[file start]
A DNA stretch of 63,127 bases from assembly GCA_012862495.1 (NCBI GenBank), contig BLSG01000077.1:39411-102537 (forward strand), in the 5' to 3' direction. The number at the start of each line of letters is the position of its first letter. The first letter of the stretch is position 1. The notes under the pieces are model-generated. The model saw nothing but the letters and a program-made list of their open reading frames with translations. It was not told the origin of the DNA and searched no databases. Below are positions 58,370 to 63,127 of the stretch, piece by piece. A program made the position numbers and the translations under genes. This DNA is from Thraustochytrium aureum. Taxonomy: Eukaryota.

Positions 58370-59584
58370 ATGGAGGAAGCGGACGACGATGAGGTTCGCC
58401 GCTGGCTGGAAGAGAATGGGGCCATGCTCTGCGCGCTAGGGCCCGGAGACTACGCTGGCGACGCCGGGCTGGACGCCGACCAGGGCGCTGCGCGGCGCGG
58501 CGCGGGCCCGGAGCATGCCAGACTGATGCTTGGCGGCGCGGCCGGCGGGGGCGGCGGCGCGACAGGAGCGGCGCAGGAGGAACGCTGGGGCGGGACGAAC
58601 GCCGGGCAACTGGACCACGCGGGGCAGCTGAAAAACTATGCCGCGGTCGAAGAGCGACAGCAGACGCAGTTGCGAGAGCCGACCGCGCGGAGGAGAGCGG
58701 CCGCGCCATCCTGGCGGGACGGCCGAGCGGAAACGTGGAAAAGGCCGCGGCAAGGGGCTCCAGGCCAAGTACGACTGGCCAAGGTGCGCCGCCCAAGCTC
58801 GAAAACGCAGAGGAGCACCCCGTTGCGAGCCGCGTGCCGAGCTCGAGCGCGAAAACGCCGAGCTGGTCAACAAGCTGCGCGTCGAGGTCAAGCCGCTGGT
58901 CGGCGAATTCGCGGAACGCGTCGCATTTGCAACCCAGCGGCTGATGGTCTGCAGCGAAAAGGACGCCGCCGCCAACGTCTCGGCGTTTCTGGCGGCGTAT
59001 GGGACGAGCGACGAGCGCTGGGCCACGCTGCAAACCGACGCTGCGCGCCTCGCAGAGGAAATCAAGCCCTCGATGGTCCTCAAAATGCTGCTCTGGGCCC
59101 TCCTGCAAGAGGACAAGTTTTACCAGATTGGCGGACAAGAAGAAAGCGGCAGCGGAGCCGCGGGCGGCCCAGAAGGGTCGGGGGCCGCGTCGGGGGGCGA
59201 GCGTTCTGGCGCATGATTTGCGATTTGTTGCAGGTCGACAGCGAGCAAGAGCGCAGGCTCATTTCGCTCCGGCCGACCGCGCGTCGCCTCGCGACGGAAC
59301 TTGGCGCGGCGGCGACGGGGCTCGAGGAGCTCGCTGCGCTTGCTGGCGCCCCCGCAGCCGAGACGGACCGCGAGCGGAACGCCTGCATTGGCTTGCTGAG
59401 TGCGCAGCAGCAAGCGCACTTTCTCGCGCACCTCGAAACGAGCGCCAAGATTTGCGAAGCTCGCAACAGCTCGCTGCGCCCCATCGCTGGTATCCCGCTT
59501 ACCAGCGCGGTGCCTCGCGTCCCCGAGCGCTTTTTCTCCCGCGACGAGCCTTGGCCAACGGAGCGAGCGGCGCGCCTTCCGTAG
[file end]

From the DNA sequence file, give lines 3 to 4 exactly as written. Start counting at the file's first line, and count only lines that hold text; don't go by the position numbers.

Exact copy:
58370 ATGGAGGAAGCGGACGACGATGAGGTTCGCC
58401 GCTGGCTGGAAGAGAATGGGGCCATGCTCTGCGCGCTAGGGCCCGGAGACTACGCTGGCGACGCCGGGCTGGACGCCGACCAGGGCGCTGCGCGGCGCGG